• sharonkingston

Un, deux: The Peace of Wild Things Inspires Them Both.

I have on occasion created two paintings exploring the same concept/composition/palette/poem.  Usually a big and small version so that I can noodle out issues on the smaller canvas when I’m feeling intimidated by the big one.  The same group of reference photos were used and, in this case, the same poem by Wendell Berry.   The couples are never direct copies of each other, but carry the same sense of the landscape that correlates to what I’m attempting to express from the poem.  I inevitably will adore some aspect in each painting which might seem inconsequential to the viewer, but because I created two paintings at once there was the opportunity for me to compare. The larger painting “un” is being framed as we speak for donation to a school and the “deux” at left was just completed in my new studio.  I love the yummy green that resulted from mixing two very unconventional colors and the old world feeling I get when experiencing this painting.  This is created from layers of glazes in the same way that those old guys we love from the Renaissance painted.  It is the square format that gives this landscape a modern appeal.   This painting is going up on the wall outside my new studio next week, so do call me and stop by for a view and a hello.  I’m finally ready for studio visitors.  360.739.2474.

#abstractlandscape #wendellberry

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    SHARON KINGSTON

     

     

    studio/gallery

    open by appointment

    please call / text

    360-739-2474 or

    email sharonkingston@me.com

    ALL SALES FINAL.

    NO REFUNDS or EXCHANGES ON ORIGINAL PAINTINGS or FINE ART PRINTS and FRAMES.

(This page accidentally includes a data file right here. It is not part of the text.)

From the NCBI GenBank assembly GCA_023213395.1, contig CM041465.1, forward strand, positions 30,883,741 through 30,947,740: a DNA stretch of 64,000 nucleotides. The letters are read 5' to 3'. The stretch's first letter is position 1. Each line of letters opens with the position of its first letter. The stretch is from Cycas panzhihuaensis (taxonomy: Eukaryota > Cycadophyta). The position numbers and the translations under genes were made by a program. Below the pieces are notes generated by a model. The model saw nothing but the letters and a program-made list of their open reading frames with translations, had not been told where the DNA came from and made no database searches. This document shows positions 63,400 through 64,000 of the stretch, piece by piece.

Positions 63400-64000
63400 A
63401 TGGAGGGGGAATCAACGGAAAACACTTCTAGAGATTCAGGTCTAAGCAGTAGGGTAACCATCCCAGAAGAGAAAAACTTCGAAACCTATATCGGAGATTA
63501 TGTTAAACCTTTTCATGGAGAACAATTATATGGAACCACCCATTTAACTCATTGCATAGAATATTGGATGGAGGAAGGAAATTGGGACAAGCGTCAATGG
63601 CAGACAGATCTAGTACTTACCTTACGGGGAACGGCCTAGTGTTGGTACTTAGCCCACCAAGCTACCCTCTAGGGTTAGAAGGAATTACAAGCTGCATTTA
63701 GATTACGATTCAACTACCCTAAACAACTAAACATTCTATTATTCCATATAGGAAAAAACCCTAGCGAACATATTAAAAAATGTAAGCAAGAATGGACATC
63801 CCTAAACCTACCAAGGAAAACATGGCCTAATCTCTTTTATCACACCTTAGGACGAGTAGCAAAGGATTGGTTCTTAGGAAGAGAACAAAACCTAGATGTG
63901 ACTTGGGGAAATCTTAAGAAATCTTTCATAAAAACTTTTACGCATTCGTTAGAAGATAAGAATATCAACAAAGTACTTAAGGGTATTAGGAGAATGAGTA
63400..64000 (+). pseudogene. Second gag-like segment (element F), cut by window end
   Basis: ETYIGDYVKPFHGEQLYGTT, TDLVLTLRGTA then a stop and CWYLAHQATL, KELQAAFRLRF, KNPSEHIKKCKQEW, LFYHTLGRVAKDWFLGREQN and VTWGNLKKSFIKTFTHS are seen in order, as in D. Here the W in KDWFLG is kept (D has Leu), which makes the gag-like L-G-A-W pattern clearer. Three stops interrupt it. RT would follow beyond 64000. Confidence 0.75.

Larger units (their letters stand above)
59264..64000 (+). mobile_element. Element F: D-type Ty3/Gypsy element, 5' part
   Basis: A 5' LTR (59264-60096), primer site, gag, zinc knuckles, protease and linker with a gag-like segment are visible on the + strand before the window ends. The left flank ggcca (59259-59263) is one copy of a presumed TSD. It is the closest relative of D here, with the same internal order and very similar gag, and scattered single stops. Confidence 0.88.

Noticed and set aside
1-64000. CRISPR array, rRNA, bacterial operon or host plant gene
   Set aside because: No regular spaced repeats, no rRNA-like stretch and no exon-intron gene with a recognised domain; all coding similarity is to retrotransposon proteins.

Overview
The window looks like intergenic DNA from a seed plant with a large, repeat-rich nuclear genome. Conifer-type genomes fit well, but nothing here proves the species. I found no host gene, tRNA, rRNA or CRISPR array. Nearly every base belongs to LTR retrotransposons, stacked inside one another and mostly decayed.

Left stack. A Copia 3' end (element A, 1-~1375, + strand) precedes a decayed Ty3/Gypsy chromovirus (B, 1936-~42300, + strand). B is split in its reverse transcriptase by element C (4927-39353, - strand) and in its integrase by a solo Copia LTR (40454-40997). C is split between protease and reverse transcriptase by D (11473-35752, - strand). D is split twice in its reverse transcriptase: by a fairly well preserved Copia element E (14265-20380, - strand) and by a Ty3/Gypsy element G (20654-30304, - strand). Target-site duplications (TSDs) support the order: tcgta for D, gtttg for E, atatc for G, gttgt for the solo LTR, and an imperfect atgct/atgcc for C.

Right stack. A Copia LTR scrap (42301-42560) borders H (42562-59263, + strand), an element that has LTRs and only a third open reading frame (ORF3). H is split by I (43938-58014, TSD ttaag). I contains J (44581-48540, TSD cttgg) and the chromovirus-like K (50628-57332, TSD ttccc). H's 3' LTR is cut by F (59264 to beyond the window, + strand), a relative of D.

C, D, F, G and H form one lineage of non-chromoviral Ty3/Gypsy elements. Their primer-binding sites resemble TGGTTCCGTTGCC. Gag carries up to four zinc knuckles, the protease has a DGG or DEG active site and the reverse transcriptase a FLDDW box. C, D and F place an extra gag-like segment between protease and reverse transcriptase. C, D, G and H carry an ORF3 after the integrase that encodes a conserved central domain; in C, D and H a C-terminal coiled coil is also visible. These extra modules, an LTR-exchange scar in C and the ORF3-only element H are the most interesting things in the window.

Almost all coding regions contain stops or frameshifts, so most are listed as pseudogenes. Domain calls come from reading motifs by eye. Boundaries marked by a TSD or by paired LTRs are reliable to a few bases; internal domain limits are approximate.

If item is damaged in transit, it will be replaced with a painting of similar style and value.

      SHARON KINGSTON STUDIO

      203 PROSPECT ST

      Bellingham WA  98225

      please send me note before you stop by

      Sharon Kingston is a Northwest WA oil painter who uses the properties of her medium to create paintings that respond to both the atmosphere of her surroundings and poetry. This method of looking inward and outward and, in the moments of painting, finding her way on the canvas is her approach to creating paintings infused with poetry and the memory of landscape. The atmospheric element of her work is a testament to her desire to create spaces that are undefined, contemplative and allow room to reflect and accept uncertainty. Poetry, by nature open ended, is used both in the conceptualization of the work and as a part of the studio practice. The words of Rainer Rilke have informed Sharon’s work for many years, but she also turns to contemporary poetry when it resonates with her life. She uses layers of transparent color, reveals forms by concealing and unearthing pentimenti and suggests elements of landscape in her process.